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A state court in New York issued two unanimous decisions last week upholding local bans on oil and gas activity.  The court found that having a state policy on the efficient development of oil and gas resources – a policy which many states have – does not equate to an intention to require oil and gas drilling operations to occur in each and every location where the resources are present, regardless of existing land uses. 

These decisions in favor of local governance – the heart of our democracy – will send earthquakes through the oil and gas industry, as they represent the biggest fissure yet in the industry’s long efforts to wall off oil and gas regulation at the state level.

Meanwhile, halfway across the country, Colorado governor Hickenlooper refuses to see the impacts of drilling, but says he can bear witness to the harm that such local bans might do to the economic interests of this most profitable industry. 

In the governor’s view, to ban fracking would be to deprive some mineral rights holders access to their property.

Yet, the available science out there on the impacts of oil and gas air emissions shows that the closer you live to oil and gas facilities, the more likely you are to have significant negative health impacts. 

It also shows clearly that oil and gas facilities are significant contributors to ozone and ozone is directly linked to significant negative health impacts to those with asthma.

The blind governor also cannot seem to see the data that his own oil and gas commission has collected which shows hundreds of water contamination cases each year due to oil and gas facilities.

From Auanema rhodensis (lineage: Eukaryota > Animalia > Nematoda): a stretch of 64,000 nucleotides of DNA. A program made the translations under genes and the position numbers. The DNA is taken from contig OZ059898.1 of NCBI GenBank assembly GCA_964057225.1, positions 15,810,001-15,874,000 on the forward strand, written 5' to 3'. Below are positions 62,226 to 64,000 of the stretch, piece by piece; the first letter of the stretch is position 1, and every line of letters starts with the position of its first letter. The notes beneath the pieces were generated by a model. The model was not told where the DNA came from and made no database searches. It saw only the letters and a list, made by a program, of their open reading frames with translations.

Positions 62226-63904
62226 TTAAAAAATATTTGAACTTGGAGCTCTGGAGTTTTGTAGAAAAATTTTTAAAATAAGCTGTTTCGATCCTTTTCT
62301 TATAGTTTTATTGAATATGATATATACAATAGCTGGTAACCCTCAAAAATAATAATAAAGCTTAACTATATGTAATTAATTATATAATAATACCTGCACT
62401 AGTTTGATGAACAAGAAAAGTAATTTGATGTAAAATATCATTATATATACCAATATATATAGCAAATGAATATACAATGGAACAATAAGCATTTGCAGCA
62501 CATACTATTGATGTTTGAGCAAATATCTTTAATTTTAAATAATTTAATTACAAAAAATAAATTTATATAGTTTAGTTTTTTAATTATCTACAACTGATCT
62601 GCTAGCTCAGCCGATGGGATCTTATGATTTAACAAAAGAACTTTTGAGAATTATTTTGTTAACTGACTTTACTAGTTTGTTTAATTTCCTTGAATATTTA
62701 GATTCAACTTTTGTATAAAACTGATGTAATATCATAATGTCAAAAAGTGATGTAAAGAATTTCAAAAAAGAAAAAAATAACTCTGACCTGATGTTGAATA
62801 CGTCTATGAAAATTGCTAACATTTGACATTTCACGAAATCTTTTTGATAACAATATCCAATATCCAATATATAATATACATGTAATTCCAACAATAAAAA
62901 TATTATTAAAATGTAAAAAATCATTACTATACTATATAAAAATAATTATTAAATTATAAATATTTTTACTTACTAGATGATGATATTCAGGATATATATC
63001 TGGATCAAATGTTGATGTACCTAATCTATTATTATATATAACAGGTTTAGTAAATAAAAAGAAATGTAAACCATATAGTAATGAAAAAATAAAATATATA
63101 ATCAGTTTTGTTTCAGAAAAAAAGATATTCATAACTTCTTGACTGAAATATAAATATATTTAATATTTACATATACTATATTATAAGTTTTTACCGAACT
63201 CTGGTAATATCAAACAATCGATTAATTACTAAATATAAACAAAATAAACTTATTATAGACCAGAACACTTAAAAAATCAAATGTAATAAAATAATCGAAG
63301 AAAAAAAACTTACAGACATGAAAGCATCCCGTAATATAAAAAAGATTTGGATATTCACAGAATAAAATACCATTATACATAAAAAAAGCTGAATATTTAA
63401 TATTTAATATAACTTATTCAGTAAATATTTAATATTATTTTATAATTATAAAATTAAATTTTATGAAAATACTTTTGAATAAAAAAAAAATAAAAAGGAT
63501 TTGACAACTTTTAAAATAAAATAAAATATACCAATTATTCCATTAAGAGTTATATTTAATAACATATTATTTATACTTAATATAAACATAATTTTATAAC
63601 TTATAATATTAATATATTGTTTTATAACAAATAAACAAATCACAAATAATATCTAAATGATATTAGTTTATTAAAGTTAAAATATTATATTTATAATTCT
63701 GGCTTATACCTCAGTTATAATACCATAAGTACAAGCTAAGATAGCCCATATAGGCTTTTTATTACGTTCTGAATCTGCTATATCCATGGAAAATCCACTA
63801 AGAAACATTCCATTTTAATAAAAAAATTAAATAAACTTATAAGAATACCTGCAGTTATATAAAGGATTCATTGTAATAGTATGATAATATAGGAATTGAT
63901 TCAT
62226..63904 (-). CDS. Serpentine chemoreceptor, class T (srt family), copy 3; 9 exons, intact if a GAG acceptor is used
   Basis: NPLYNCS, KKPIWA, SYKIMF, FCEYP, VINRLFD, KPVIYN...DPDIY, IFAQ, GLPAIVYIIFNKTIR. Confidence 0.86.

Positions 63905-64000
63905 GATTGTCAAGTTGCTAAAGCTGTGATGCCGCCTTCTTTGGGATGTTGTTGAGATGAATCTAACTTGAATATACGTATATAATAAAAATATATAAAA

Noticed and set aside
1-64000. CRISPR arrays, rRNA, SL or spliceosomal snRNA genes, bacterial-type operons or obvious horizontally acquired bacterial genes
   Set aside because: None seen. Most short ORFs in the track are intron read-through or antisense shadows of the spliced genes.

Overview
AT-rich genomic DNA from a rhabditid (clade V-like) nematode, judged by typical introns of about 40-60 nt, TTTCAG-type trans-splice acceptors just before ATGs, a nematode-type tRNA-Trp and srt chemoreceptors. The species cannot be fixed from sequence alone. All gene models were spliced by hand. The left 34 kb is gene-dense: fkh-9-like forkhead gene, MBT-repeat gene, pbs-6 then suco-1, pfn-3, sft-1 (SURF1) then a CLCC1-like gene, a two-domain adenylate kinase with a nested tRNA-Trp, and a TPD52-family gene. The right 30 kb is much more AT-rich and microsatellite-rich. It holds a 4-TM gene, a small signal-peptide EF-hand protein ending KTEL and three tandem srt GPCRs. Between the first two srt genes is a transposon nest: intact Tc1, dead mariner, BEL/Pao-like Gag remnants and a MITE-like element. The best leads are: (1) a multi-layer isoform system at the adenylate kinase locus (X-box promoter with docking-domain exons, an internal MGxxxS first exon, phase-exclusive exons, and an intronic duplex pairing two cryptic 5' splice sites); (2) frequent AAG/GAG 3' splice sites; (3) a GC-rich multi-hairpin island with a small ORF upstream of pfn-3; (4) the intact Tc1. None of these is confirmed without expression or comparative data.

There has not been a month in the past four and a half years where there have not been at least two new water contamination cases in Colorado due to oil and gas activity.

Yet the frack fluid sipping governor has thrown his political muscle behind efforts to strip pending legislation of the only requirement that would change oil company behavior for the better:  minimum fines for operators who violate the rules.

If this governor wants to be seen as a ‘fair witness’, he could state publicly that his oil and gas agency will not tolerate rule-breakers, and will impose a 3 strike rule on companies that can’t seem to comply with regulations.  Or he could simply state that it is his administration’s policy, because the oil and gas agency cannot adequately inspect and enforce its own regulations, that local governments are welcome to enact stricter regulations – until such time as the state agency can correct its enforcement problems.

Until that time, Governor Hickenlooper, by his actions and his willful blindness to the impacts of this intensive industrial activity, simply encourages local governments to enact bans on drilling.

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